14 June 2020

IPH Juggernaut Rolls On in NZ – AJ Park to Acquire Baldwins in NZ$7.9m Deal

Australian Securities Exchange (ASX) listed company IPH Limited (ASX:IPH) has announced that its New Zealand based subsidiary AJ Park has reached an agreement to acquire fellow NZ IP firm Baldwins.  The NZ$7.9 million (A$7.4 million) purchase price includes a deferred consideration of NZ$400,000, with the initial amount paid 65% in cash and 35% in new IPH shares.  The deferred part of the settlement will be paid in cash.  (Read the full ASX announcement here [PDF 247kB].)

The acquisition of Baldwins by AJ Park will see the Baldwins patent attorney practice merged into AJ Park IP, and Baldwins’ legal business into AJ Park’s allied law firm, AJ Park Law.  As a result, the Baldwins brand will become the latest casualty of the transformation that has been ongoing in the Australian and NZ IP profession in recent years.

The official line, as provided in the IPH announcement by AJ Park’s Managing Director, Dr Andrea Dickens, is that:

Baldwins is a highly regarded firm in the New Zealand market and we believe this acquisition will give our merged businesses greater depth and provide our clients with access to a complementary team of experienced IP professionals. We look forward to welcoming the Baldwins partners and staff to AJ Park.

The reality, based on my analysis, appears to be somewhat less rosy.  Both AJ Park and Baldwins have experienced reductions in professional staff numbers and patent filings in recent years, and in these respects the acquisition of Baldwins will do little more than put AJ Park back in substantially the position it was in about a decade ago.  Baldwins, for its part, appears to have been sold to AJ Park on a valuation that looks relatively low compared to past acquisitions in the profession – and particularly so alongside the recent acquisition of Sydney firm Cotters by QANTM IP Limited – suggesting that the firm may not hold a particularly optimistic view of its own future as an independent entity.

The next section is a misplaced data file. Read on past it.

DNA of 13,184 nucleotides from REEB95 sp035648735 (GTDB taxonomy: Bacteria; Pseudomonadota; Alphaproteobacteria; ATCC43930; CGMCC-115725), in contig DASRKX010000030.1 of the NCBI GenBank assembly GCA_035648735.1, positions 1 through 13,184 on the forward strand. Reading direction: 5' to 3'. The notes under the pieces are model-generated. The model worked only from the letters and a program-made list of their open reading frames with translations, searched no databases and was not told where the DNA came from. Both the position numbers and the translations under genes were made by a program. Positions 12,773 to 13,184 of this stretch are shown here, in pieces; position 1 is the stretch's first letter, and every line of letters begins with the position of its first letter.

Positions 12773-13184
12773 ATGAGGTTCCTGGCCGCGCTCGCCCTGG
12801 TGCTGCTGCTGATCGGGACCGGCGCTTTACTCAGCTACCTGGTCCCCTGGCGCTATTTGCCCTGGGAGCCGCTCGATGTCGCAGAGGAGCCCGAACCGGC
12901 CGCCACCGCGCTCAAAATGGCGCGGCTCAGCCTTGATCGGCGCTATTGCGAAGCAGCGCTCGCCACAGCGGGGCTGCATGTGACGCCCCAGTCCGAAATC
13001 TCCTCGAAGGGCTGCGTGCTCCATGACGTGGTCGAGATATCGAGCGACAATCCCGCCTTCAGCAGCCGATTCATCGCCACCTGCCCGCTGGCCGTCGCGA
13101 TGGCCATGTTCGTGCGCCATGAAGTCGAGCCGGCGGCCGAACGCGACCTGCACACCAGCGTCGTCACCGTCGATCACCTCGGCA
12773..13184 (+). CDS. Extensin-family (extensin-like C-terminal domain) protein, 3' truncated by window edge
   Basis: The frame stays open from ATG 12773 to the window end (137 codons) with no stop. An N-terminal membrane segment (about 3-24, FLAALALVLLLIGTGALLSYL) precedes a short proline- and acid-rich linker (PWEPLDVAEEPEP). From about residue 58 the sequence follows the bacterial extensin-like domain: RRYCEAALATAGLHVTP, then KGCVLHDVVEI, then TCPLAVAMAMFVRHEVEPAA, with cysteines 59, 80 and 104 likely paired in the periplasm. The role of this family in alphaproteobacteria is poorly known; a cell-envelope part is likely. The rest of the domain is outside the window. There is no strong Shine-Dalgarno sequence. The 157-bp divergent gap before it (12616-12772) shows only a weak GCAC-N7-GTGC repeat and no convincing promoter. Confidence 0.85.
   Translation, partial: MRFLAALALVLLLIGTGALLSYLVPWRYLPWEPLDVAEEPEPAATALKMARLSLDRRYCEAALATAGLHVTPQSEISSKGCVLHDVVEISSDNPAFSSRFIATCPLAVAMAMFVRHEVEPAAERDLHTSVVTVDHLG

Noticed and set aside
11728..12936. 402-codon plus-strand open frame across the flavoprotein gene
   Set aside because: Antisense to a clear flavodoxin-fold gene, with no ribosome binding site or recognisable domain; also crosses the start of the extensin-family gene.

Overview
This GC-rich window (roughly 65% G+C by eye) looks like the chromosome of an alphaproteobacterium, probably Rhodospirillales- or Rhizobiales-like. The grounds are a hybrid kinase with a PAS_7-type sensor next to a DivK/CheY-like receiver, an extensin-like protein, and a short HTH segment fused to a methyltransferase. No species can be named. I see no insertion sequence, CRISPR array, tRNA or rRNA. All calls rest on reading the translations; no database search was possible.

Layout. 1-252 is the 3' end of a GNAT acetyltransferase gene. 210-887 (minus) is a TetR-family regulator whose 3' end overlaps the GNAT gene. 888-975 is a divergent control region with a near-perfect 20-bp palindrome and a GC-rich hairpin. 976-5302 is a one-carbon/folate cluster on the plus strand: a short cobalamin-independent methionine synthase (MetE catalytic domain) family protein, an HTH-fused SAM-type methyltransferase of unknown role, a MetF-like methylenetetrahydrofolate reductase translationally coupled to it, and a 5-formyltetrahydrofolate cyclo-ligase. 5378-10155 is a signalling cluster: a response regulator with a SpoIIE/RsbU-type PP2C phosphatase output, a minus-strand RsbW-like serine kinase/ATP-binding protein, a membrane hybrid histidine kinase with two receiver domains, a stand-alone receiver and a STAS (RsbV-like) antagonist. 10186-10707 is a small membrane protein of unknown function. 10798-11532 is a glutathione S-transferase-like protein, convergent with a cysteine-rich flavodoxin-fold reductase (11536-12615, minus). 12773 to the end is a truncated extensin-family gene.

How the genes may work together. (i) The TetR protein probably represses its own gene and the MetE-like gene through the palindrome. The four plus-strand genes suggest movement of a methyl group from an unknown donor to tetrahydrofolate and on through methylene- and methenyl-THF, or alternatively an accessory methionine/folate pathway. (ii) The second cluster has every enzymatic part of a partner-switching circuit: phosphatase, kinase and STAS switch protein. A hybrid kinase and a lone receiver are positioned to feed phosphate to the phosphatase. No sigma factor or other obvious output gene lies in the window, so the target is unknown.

09 June 2020

Federal Court Finds Computer-Implemented Gaming Machine Patent-Eligible in Australia

Gaming MachinesOn appeal from a decision of a delegate of the Commissioner of Patents, a single judge (Justice Burley) of the Federal Court of Australia has found that the claims of a number of innovation patents owned by Aristocrat Technologies Australia Pty Ltd, directed to electronic gaming machines (EGMs), are directed to patent-eligible subject matter: Aristocrat Technologies Australia Pty Limited v Commissioner of Patents [2020] FCA 778.  As the judge put it in the first paragraph of the judgment, the central question in the case was ‘whether a claim to an [EGM], which includes a combination of physical parts and computer software to produce a particular outcome in the form of gameplay, is a manner of manufacture’ (referring to the test for patentable subject matter under the Australian Patents Act 1990).

In a series of five decisions relating to computer-implemented inventions issued by Full Benches of the court since 2014 – including one from an expanded bench of five judges – a ‘two step’ approach to assessing patent-eligibility of such inventions has emerged.  The first step is to construe the patent specification, from the perspective of the person skilled in the relevant art, to identify the claimed invention.  This is to be determined as a matter of substance, and not merely based on the particular form of the claims.  If the invention, in substance, comprises patent-ineligible subject matter, such as a mere scheme, idea, or business method, then the second step involves an enquiry into whether the claimed computerisation involves some further contribution sufficient to render the invention patent-eligible.  It is not enough, as the Full Court has made clear, simply to ‘put’ an otherwise unpatentable scheme, idea, or business method ‘into’ a computer.